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Story and photos by Rupert Smith
March 31, 2000
on small images for full size images with captions)
Once famous throughout Tibet, Wangden was unique for its style of carpet weaving practiced nowhere else in Tibet, and was in great demand by monasteries from Lhasa to Amdo to Ladakh. Wangden carpets were used as meditation mats by the Fifth Dalai Lama, and every year a new set of Wangden runners was woven for the use of monks participating in the Great Monlam Prayer Festival in Lhasa, the first and largest religious gathering of the Tibetan Buddhist year.
Before Tibet was opened to Westerners in 1984, nothing was published on Wangden carpets, nor were they available in the Kathmandu market. Soon after, some pieces came out from Lhasa to Kathmandu, and their unusual construction was noted by Western carpet enthusiasts. In the late 1980s, Western dealers expressed an interest in these pieces. Therefore, Lhasa carpet dealers started to seek out this type until in 1991 a large group of 40 or 50 pieces came onto the market in Lhasa with prospective buyers searching Lhasa dealers’ houses. Due to this group’s sudden emergence, most likely from a single source, in this case we can presume a monastery. Due to the unusually heavy weight it seemed to be very unlikely that these carpets were carried by nomads.
When we arrived in Gabu there were still examples of recently made bed-size (khaden) carpets which had bright chemical greens and three medallion (mandala) designs. Their designs and making techniques are similar to the later 19th century Wangdens with grey wool warps and light weight weft, making them somewhat like standard cut loop bar system Tibetan rugs. There is a considerably rarer and older group of carpets with predominantly red and yellow palette, though also sometimes indigo blues and greens with natural cream warps which are interspersed with brown warps and have a very low knot count. These pieces have been found in western Tibet more than 1000 km from the Wangden valley and it has been suggested they were made there by weavers who were perhaps trained in the tradition in the Wangden valley.
Further research has revealed a still rarer group with hard yak warps and higher knot count with a multitude of well saturated dyes including beautiful light purple (to some eyes strawberry), dark indigo greens and rich madder reds. These are predominantly found around Lhoga, the ancient seat of Tibetan kings in the Yarlung valley. As it is not far from Wangden we could surmise that these pieces are the original form of Wangden drumtse, made during the Chinese Ming Dynasty era (1366-1644). Recently, one carpet was carbon tested to be within this period. Since Tibet is such an old monastic culture, it is likely this kind of rug has been made there as early as during the rule of the kings of Yarlung in the Tang era (before 907 AD).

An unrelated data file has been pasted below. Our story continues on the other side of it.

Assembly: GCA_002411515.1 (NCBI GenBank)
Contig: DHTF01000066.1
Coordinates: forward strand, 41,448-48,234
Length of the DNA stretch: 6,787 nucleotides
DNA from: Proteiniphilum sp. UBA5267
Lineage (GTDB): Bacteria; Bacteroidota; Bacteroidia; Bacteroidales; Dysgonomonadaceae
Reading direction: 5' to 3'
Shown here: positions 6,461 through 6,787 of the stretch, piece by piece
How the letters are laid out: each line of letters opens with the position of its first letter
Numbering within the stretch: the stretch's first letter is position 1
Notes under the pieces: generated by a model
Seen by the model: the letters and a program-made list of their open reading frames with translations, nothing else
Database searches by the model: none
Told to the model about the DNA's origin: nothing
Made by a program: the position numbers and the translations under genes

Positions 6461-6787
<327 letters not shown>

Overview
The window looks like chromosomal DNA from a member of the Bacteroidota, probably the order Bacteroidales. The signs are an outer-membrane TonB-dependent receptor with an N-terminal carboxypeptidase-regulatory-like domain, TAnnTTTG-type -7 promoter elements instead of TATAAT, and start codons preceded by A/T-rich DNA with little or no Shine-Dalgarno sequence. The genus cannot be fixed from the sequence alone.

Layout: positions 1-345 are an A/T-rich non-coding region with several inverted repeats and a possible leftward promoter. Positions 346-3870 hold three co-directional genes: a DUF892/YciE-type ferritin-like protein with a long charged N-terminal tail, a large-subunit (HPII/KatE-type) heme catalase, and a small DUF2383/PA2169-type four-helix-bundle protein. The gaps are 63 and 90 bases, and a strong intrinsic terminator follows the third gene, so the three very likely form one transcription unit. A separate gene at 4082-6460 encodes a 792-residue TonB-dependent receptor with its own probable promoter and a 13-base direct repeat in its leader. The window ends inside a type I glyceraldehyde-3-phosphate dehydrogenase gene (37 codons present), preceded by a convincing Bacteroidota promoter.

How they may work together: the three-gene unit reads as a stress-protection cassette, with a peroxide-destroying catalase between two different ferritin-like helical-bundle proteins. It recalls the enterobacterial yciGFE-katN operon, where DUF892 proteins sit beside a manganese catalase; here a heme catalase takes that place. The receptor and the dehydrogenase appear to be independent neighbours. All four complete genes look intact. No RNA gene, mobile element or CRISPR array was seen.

These mention flat woven wool strips called “nambu” being given as tribute by Tibetan nomads to Chinese officials, proof that weaving was already the specialty of Tibetans at that time.
About the author:
Rupert Smith is from Derbyshire, England, and bought his first rug in the bazaar in Istanbul over thirty years ago. Following his first visit to Tibet in 1986 he has dedicated himself to the study of Tibetan culture, with particular attention to the unique craft of Tibetan weft and weave. As well as having an eye for the rugs characteristic of daily life on the remote Tibetan plateau, he sponsors a project in Tibet dedicated to making Wangden meditation rugs. With energy and tenacity Rupert has promoted the revival of ancient skills by supplying the weavers with natural dyes from Nepal and India and has brought them to the attention of the outside world. His knowledge of the rarest and most exquisite antique Tibetan rugs is second to none and can be found in his book Secrets of Tibetan Weaving. From November Wangden meditation rugs will be available from the Serindia Gallery ANNEX 4th Floor, Central Embassy (Ploenchit and Chidlom BTS), 1031 Ploenchit Road BANGKOK 10330, Tel: +66 2160 5977 [email protected] ; www.serindiagallery.com
Opening party 5-8pm 21st November, 2014
Every day 11am-7pm until 5th December, 2014
Taragoan museum exhibition space next to Hyatt hotel Boudha, Kathmandu
Cell no. +977-9813370088
For further enquiries
all text & images © Rupert Smith